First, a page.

One way to do this is to find a battle buddy. Other ways are to check to see if your new unit puts together group workouts. Group workouts where members support each other and tie into a unified support system tend to work out better and you tend to stick to the program better.
Create a new schedule to stay active. Figure out what the gym hours on base are, if there are any family activities in the area. If you remember back to episode 1, we talked about SMART goals. This is a really good time to bring some of those back. If you are PCSing in the summer months, the timing is actually pretty perfect; usually you’ll have a PT test coming up in the next few months. Break out a new worksheet, and make your goals, again, SMART: Specific, Measurable, Action-oriented/Achievable, Relevant, and Time-based.
If you are starting a new workout routine, you can find a really good article we have about creating a block-periodized workout plan, and this is, basically, it’s a long-term structure to hit specific workout goals. So you can use that periodization structure to make sure that you hit peak performance during the week of your test.
Ryan: I think, one of the things I’m really hearing is this idea of getting specific, not only in the goals, but in the actions that are necessary to execute them: What do you need to do next, what are the hours of the gym, finding some accountability partners, and what does that look like? Is that kind of what you are saying here a little bit?
CHAMP/Stephanie: Yeah, definitely, try to: 1. Get into your old habits. But also, find the strategies, or use these strategies to build new and better habits, and improve on what you had before.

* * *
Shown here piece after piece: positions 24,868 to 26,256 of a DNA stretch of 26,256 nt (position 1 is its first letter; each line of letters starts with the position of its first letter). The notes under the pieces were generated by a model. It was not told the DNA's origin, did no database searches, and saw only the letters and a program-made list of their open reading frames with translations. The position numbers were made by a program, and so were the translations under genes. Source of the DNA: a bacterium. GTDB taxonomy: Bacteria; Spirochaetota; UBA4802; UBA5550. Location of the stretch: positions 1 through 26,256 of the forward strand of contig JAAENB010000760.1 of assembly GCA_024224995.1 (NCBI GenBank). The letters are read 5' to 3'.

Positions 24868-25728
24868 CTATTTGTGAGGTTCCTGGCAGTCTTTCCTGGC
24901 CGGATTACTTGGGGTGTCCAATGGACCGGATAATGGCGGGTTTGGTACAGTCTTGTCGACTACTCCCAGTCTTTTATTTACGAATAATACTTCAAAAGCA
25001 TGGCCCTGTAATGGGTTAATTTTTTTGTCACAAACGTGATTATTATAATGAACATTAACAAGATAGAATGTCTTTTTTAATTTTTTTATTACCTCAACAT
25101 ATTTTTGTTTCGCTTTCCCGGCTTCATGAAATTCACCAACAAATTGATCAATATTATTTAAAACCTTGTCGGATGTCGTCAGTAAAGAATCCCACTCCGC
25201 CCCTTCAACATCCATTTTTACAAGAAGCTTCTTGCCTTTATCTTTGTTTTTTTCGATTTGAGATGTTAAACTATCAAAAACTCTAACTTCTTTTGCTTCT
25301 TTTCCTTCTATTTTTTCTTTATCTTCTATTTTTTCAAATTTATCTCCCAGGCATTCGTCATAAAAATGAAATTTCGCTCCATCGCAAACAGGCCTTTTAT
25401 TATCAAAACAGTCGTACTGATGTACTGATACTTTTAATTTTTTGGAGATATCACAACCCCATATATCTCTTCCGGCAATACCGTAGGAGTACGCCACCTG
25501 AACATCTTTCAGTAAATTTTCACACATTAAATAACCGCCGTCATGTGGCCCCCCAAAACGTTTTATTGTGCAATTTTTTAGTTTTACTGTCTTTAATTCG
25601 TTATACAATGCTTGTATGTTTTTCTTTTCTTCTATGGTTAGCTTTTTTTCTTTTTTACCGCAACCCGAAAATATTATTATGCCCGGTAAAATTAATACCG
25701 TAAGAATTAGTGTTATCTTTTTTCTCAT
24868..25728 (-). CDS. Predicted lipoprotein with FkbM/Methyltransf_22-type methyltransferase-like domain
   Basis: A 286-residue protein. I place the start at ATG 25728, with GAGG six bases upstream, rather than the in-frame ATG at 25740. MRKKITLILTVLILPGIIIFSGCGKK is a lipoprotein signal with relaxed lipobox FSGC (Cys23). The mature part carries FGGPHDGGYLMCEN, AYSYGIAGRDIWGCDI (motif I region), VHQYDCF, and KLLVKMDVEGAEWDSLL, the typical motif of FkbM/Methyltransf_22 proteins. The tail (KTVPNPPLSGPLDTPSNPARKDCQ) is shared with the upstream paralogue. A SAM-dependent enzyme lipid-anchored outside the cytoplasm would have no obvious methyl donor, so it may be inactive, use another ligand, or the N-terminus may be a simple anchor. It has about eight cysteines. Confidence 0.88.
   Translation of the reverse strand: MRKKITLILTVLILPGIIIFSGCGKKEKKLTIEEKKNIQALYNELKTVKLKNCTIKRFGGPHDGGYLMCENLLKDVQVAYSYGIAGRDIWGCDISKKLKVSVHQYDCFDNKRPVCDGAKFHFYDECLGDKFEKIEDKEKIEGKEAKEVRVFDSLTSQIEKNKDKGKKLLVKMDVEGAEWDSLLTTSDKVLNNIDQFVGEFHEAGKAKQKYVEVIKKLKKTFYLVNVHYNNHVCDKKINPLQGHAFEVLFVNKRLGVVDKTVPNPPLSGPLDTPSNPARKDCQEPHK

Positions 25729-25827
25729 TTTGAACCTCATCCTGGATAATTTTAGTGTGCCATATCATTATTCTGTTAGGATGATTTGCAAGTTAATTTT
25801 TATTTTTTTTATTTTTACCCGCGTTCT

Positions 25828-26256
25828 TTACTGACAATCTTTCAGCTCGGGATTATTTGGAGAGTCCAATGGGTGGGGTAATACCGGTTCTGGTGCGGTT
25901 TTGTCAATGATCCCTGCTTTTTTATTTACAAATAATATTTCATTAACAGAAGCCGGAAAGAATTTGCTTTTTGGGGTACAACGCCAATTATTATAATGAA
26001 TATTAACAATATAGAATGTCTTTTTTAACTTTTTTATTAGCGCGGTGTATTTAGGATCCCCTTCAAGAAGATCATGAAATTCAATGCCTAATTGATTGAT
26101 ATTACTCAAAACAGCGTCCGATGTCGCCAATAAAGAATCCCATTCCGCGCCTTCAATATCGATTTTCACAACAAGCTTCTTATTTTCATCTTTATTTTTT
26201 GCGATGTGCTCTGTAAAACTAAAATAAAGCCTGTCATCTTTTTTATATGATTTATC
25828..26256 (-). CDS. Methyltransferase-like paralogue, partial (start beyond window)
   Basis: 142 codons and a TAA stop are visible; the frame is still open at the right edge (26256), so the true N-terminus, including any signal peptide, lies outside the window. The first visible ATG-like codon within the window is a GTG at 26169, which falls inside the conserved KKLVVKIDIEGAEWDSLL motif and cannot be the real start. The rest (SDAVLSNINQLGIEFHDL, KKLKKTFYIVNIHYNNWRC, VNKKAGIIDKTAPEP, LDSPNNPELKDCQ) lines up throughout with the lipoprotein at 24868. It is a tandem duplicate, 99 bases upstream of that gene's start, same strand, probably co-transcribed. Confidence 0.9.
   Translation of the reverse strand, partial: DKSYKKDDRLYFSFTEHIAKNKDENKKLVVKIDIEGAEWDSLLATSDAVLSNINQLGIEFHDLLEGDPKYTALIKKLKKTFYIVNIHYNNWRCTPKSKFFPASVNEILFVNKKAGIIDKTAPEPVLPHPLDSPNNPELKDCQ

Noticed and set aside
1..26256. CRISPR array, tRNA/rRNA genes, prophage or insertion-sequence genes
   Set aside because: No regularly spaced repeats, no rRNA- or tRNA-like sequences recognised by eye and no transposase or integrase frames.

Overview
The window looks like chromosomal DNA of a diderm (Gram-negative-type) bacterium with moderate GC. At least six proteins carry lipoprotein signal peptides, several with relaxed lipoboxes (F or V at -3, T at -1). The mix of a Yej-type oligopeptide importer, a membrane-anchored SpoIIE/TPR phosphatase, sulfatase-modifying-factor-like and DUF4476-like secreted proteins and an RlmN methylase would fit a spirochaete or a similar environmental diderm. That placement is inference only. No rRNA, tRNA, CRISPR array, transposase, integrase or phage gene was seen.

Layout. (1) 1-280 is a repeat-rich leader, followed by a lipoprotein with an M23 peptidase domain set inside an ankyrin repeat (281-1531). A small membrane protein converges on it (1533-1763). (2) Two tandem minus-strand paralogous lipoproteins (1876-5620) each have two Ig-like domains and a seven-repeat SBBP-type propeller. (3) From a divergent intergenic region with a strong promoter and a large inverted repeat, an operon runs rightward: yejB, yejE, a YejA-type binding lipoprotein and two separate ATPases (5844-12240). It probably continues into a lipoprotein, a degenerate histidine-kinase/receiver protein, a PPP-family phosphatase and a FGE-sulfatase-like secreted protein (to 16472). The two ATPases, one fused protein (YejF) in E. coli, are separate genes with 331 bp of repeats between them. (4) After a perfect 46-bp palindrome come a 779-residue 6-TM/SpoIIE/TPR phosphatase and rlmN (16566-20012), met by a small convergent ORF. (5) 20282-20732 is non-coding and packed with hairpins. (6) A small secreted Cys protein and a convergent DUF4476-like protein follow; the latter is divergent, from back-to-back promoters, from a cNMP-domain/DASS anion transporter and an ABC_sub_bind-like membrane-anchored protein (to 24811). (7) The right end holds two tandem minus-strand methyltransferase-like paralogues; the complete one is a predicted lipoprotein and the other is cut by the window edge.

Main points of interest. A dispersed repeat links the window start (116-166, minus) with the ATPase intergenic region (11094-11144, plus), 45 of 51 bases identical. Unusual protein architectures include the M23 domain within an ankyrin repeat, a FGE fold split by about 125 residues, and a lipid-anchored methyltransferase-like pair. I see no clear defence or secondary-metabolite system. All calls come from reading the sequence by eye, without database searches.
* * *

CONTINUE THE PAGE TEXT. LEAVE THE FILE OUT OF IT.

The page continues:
Ryan. Right on. Well, it’s been a lot of fun talking about human performance in the context of military transitions. I want to thank the team from CHAMP for coming out and doing this series with us. As we’ve mentioned before, there are a ton of great resources and information on how to optimize human performance on the HPRC website, HPRC-online.org. I’m learning about them as I’m hearing them, which is awesome. And I really encourage you to check it out.
One of the things that I have noticed about sitting down and having these conversations is just the amount of consistency. Whether you are PCSing for the 10th time, or going on your first away rotation as a medical student, a lot of what will help you be successful is the same—meeting your basic needs, setting goals, and building support around you to achieve them. And the reason this is so important is because these are the things that drive your ability to execute the mission—and that’s true whether that’s in the operational military or you being a student here at USU.
So thanks again to Stephanie and Sarah for your time, and thanks to the Student Wellness Advisory Board for supporting this podcast series. And again, if there are topics you want to see us address, be sure to let us know.